"It is unfortunate that we must continue to question the integrity of elected leadership in the first district," he said in reaction to the charges.

The Department of Attorney General did not respond to a message with questions about when the arraignment would take place and the timing of the charges in the middle of a heated election.

1st District Opponent Taking It To Banks

A bold challenger to Rep. Brian BANKS (D-Harper Woods) in the 1st Congressional District contacted Banks' landlord earlier this year to inquire about a TV report that he was back in court after falling behind on his rent.

Pamela SOSSI, an attorney who lives five doors down from him in Harper Woods, contacted Lift Property Management in late February about his file, but Banks' account was current by that time and a lawsuit filed in the case had been dismissed.

The action -- described by Sossi's campaign manager as one taken by a concerned neighbor and as "unethical" by Banks -- punctuates what is already turning into a nasty primary in a district made up of Detroit, Harper Woods, Grosse Pointe Woods and Grosse Pointe Shores.

Sossi operates her own law practice and was recently named among the "Top 10" personal injury attorneys under 40 by the National Academy of Personal Injury Attorneys. She's not a politician and wasn't planning to run for the seat until a memorable dinner this past December at the London Chop House in which Banks allegedly caused a public scene because of his unhappiness with his experience at the restaurant, said Sossi's campaign manager Mike NORRIS.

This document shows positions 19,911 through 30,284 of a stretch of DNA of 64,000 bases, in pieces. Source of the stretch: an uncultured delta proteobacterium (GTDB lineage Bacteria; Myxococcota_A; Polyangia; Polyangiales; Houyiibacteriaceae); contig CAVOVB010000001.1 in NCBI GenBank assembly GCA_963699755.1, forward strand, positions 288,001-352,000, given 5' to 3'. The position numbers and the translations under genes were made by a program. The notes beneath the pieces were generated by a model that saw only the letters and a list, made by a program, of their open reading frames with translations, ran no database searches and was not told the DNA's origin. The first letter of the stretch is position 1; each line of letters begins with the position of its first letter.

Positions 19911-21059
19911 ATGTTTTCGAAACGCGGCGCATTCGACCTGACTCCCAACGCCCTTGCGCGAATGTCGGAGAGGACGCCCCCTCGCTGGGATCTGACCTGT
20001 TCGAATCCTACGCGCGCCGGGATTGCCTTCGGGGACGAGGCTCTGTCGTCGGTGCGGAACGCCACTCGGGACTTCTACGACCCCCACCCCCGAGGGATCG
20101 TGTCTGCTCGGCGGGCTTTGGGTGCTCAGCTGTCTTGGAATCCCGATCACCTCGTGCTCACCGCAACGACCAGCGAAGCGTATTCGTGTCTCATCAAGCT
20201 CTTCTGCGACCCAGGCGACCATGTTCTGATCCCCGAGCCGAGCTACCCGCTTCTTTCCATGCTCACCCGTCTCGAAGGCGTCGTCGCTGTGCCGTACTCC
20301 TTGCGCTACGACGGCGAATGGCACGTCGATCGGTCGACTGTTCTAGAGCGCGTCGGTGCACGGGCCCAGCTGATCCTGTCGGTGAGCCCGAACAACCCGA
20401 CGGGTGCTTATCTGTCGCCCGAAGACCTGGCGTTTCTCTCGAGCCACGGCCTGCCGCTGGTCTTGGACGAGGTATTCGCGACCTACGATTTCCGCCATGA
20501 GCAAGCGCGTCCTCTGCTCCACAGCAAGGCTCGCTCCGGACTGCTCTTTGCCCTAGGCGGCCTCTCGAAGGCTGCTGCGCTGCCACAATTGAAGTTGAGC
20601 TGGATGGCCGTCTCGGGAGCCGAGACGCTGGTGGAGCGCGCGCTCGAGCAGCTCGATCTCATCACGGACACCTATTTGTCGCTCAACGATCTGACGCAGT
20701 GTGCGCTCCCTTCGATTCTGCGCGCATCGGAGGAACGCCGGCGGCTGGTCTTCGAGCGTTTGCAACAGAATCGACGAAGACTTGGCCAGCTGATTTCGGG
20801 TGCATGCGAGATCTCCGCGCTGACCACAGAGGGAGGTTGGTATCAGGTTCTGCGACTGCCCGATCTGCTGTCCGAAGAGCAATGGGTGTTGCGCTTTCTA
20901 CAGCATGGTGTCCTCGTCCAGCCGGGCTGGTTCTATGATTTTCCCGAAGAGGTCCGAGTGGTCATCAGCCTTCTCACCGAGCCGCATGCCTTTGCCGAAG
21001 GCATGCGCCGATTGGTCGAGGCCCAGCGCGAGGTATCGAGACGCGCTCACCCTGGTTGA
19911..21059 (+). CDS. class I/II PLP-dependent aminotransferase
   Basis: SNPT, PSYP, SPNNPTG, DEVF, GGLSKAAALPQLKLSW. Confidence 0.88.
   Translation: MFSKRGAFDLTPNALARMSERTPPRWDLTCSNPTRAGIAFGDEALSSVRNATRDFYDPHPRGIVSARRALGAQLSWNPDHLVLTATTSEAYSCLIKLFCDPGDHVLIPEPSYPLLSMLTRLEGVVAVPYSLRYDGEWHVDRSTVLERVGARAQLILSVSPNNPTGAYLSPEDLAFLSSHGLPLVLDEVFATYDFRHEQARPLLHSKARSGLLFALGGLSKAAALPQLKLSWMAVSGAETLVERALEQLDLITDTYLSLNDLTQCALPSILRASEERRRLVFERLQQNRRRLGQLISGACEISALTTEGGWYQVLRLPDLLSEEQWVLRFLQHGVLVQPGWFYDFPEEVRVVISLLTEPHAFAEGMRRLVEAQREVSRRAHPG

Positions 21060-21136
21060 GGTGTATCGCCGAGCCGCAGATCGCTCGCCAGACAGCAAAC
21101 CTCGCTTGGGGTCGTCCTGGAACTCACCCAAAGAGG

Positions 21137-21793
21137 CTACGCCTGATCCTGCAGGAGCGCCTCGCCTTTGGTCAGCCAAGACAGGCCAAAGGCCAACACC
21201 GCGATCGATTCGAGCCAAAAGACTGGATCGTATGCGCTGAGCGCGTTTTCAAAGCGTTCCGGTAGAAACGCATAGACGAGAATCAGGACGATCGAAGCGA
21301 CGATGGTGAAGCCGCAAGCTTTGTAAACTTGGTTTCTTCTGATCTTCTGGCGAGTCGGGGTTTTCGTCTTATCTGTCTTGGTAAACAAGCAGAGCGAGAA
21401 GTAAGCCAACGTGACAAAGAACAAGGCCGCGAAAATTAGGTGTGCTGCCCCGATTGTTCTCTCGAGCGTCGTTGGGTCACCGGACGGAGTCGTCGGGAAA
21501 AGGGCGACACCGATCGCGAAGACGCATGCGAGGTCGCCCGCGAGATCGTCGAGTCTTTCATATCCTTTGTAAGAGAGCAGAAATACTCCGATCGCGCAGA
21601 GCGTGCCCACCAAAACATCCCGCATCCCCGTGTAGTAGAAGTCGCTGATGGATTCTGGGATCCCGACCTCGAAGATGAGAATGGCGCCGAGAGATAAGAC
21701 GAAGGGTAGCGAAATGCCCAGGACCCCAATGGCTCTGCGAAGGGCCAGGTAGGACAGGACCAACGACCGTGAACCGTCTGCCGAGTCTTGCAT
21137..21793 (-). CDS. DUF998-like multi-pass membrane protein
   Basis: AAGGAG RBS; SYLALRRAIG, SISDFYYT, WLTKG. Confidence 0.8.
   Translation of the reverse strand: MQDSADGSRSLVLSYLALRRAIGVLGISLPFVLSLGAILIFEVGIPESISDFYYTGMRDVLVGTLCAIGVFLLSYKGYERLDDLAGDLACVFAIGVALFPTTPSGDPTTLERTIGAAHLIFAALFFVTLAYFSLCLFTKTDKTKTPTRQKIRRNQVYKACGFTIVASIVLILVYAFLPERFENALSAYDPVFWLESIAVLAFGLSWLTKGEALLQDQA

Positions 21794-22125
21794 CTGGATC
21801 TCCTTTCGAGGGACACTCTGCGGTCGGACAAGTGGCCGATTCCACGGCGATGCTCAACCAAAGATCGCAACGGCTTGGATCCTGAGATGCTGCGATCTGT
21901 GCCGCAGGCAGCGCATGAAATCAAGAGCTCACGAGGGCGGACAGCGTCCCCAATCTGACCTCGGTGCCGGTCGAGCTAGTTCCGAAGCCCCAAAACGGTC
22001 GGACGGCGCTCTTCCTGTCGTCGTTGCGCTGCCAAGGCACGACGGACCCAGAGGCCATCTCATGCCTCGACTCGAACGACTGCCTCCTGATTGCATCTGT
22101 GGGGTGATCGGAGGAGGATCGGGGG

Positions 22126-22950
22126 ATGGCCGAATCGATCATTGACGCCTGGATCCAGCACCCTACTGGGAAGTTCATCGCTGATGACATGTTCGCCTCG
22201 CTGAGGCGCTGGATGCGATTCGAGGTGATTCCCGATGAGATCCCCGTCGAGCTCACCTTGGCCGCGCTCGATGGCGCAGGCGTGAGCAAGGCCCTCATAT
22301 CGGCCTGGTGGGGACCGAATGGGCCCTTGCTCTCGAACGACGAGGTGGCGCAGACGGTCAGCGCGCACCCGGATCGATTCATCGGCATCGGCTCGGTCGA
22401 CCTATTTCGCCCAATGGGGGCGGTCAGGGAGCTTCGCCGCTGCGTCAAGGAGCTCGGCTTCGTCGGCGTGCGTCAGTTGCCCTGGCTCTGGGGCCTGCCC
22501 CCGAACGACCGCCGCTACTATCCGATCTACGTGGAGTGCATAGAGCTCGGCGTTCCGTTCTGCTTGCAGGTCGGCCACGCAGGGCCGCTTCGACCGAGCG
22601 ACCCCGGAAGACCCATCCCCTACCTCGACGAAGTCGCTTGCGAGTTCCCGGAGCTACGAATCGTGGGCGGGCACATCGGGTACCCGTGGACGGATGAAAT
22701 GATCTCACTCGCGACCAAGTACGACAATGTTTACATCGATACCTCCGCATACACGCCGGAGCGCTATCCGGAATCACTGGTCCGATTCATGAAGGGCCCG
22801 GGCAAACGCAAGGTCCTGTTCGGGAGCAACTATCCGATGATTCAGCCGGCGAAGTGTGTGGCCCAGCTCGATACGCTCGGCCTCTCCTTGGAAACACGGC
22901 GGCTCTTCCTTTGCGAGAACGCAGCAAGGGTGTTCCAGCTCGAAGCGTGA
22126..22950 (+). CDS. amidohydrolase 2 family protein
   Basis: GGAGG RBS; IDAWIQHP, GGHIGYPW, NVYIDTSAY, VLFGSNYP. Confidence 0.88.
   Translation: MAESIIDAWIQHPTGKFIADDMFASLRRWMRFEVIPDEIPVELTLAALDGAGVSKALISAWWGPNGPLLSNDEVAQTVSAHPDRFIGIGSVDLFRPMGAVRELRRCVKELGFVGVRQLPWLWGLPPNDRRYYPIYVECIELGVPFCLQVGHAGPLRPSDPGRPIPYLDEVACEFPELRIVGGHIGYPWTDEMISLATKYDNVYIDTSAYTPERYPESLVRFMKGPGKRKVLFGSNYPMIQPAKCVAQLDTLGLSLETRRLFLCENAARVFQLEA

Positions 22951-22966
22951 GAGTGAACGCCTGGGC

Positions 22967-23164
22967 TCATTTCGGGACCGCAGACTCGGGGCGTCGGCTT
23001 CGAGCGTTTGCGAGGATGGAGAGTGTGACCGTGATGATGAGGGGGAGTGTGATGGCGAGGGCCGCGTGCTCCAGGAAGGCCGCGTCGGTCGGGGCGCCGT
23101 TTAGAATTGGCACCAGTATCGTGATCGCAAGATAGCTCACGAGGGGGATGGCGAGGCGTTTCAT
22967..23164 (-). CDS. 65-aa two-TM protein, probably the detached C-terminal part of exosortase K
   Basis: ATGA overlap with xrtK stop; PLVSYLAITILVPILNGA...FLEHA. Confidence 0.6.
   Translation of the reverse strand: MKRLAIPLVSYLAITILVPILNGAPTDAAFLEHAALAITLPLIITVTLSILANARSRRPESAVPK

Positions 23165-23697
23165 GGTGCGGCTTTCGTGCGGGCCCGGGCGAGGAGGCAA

Sossi was at the restaurant for a different reason and learned the state House member from her area caused the fuss.

She and Norris have since dug deep into Banks' history and is hauling back out the two-term House members' past -- his felony charges for passing bad checks, the bankruptcies, his evictions, civil suits and the sexual harassment charge from a former staffer.

Unlike his primary 2014 opponent, Rebecca THOMPSON, Sossi is also going after Banks on his legislative record, claiming he does little in Harper Woods and the Pointes, despite his standing coffee hours and forums he brings to the area.

"Holding coffee hours and passing resolutions isn't doing anything for me," Sossi said. "We have public safety issues and schools that need to be addressed. He doesn't get anything done."

How upfront has she been?

Sossi left one of her signed lit pieces, addressed to "Brian," in his front door. He reported that he saw no evidence of any other pieces in the doors of any of his neighbors.

"Let me tell you, I'm not intimidated by things like this," Banks said.

Sossi is taking the extra step of approaching Lansing-area special interests for money, mentioning in her pitch letter that the defense of Banks' sexual harassment lawsuit by Tramaine COTTON cost the state taxpayers nearly $100,000 (See "State Quietly Settles Now-Dismissed Banks Civil Suit," 1/5/16). 

She's even knocking the doors of Republicans and asking them to participate in the Aug. 2 Democratic primary so "we can get someone in and get him out." She's already reached out to business groups for support as a way to broaden her base going into the primary.